TWO ACTIONS OF CONTRACT OR TORT , seeking, under the provisions described in the opinion of a contract between the plaintiff and the defendant relating to the running of the defendant's cars by the plaintiff's employees over the plaintiff's tracks from a certain point in Whitman by a designated route into Brockton, for reimbursement for certain sums paid by the plaintiff in settlement of

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actions brought against it by reason of the derailment of a car of the defendant alleged to have been caused by an axle which, owing to negligence of the defendant, was allowed to be used in a defective condition. Writs dated November 11,1910, and June 27, 1911.

The cases were referred to R. D. Weston, Esquire, as auditor, and afterwards were heard together, without a jury, by McLaughlin, J.

The judge made findings of fact which in substance were as follows:

A car belonging to the defendant, while being operated on the plaintiff's track by the plaintiff's servants under the agreement described in the opinion, left the rails on the straight rail, at a point a little beyond the curve at Salisbury Square in Brockton and came violently into collision with the curbstone of a sidewalk, and some of the passengers sustained serious injuries. A considerable number of actions at law were brought against the plaintiff by such passengers, and the plaintiff sought in these actions to recover the amounts it paid in satisfaction of their claims and the expense of the actions.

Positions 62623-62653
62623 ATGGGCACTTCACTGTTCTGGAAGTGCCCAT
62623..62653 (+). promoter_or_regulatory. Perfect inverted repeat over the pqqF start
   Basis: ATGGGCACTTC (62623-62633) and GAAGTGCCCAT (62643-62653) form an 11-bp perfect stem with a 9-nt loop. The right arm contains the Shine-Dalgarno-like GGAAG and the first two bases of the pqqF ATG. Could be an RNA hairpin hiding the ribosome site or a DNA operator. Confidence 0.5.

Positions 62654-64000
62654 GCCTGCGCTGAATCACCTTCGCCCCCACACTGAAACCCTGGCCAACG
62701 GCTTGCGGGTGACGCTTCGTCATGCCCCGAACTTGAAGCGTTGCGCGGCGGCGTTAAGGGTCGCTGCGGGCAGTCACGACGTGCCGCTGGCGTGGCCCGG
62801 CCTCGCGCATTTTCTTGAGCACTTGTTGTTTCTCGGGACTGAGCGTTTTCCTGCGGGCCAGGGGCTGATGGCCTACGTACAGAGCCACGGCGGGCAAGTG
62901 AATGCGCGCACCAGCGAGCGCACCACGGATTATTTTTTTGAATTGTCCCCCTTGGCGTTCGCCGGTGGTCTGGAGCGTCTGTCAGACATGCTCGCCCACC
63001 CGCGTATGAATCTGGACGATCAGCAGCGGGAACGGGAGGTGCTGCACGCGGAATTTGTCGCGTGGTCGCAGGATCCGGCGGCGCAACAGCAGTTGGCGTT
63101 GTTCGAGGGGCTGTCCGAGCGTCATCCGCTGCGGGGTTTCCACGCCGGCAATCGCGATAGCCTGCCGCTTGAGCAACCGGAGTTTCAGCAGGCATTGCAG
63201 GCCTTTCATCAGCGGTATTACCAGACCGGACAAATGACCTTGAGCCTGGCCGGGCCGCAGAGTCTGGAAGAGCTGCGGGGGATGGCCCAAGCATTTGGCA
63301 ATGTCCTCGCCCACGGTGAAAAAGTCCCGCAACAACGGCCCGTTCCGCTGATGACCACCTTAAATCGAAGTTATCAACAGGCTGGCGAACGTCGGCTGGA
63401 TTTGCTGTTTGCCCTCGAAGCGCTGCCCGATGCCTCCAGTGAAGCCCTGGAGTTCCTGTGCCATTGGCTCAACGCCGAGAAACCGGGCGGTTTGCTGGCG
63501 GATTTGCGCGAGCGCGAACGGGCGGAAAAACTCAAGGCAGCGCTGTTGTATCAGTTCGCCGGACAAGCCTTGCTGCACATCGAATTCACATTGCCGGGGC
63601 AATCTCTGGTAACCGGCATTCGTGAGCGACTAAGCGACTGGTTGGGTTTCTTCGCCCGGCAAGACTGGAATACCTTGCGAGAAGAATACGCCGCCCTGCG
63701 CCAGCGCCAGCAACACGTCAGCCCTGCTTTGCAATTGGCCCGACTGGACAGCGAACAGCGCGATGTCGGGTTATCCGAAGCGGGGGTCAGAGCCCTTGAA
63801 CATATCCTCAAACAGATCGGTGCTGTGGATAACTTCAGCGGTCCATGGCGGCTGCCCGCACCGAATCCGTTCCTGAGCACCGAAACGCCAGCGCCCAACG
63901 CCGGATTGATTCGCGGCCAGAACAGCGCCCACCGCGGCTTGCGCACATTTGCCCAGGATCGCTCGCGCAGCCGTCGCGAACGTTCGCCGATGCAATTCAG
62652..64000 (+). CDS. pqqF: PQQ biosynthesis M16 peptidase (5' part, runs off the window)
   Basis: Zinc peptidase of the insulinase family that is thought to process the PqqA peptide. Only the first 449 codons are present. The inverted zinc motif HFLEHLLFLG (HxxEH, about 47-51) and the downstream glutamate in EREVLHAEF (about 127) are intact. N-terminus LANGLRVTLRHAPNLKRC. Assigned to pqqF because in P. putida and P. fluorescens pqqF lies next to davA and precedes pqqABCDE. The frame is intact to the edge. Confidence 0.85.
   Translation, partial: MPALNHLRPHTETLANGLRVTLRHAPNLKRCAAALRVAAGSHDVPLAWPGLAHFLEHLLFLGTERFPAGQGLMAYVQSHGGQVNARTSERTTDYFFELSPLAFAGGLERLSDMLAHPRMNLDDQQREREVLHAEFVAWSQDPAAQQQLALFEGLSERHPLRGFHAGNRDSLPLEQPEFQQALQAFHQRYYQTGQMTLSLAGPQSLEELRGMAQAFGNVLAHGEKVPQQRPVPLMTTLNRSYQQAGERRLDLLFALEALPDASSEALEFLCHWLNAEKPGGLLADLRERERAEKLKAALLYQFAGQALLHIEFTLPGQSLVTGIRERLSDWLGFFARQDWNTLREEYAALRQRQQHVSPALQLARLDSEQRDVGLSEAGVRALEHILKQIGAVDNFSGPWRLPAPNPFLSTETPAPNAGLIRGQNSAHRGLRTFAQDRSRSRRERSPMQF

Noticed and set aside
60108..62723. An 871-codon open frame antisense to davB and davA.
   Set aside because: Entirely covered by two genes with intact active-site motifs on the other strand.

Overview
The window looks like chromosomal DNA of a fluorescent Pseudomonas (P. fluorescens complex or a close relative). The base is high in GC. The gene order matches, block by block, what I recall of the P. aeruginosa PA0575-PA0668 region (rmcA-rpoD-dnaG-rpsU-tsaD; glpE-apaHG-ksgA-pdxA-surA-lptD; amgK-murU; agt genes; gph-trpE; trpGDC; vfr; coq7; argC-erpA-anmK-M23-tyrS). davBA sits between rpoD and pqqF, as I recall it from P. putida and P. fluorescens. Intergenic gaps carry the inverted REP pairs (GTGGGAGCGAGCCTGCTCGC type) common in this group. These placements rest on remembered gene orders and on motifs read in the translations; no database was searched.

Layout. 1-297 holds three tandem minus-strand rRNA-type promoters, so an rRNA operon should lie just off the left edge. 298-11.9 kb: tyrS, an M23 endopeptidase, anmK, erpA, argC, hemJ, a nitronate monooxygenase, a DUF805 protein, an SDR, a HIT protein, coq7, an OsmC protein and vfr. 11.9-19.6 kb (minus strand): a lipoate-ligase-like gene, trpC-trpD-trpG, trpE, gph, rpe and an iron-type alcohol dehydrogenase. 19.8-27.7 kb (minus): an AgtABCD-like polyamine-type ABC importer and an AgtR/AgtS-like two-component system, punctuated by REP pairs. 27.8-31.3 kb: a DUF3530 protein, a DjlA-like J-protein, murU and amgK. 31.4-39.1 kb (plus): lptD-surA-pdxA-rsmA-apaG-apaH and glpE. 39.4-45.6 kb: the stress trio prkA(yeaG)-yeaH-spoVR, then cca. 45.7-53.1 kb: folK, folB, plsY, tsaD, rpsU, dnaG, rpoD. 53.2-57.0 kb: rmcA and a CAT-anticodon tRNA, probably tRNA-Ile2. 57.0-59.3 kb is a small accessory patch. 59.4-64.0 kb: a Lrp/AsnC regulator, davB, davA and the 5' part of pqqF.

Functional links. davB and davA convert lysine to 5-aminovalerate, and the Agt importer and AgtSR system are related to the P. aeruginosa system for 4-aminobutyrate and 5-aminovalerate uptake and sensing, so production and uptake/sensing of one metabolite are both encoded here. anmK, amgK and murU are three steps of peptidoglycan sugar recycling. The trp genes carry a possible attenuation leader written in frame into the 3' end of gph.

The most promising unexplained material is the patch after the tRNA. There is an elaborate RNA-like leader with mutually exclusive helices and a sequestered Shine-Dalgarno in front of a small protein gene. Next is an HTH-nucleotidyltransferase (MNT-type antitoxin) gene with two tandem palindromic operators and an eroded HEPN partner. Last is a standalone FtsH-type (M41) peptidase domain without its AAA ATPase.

Acting under the provision of the contract, described in the opinion, relating to the hearing and determining, by an attorney to be selected by the parties, of the question, which of the parties should be liable finally for damages resulting from accidents described in the contract, the parties agreed upon James D. Colt, Esquire, as a disinterested attorney at law, to act as arbitrator in the case of an action brought by one Mary A. Cavanaugh, an injured passenger, against the present plaintiff arising out of this accident. Mr. Colt attended the trial of that case. The trial resulted in a verdict for the plaintiff in that action, (which subsequently was set aside by the presiding judge and a new trial ordered,) and that action and several claims arising out of the same accident then were compromised by agreement of the parties without any further trials upon terms of which the defendant in the present actions approved. The amount of payments made and expenses incurred in connection with such settlements was $38,378.39.

The plaintiff was ready and offered to proceed before Mr. Colt as arbitrator, but the defendant refused to do so; and thereupon the plaintiff brought the first action. The second action is to

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recover additional payments made later. It was not contended by the defendant that the provisions in the contract relating to the submission of disputed matters to an arbitrator is a defense to these actions; and the plaintiff contended that the judge should determine the liability with the same powers that an arbitrator would have had, if the matters in dispute had been submitted to him.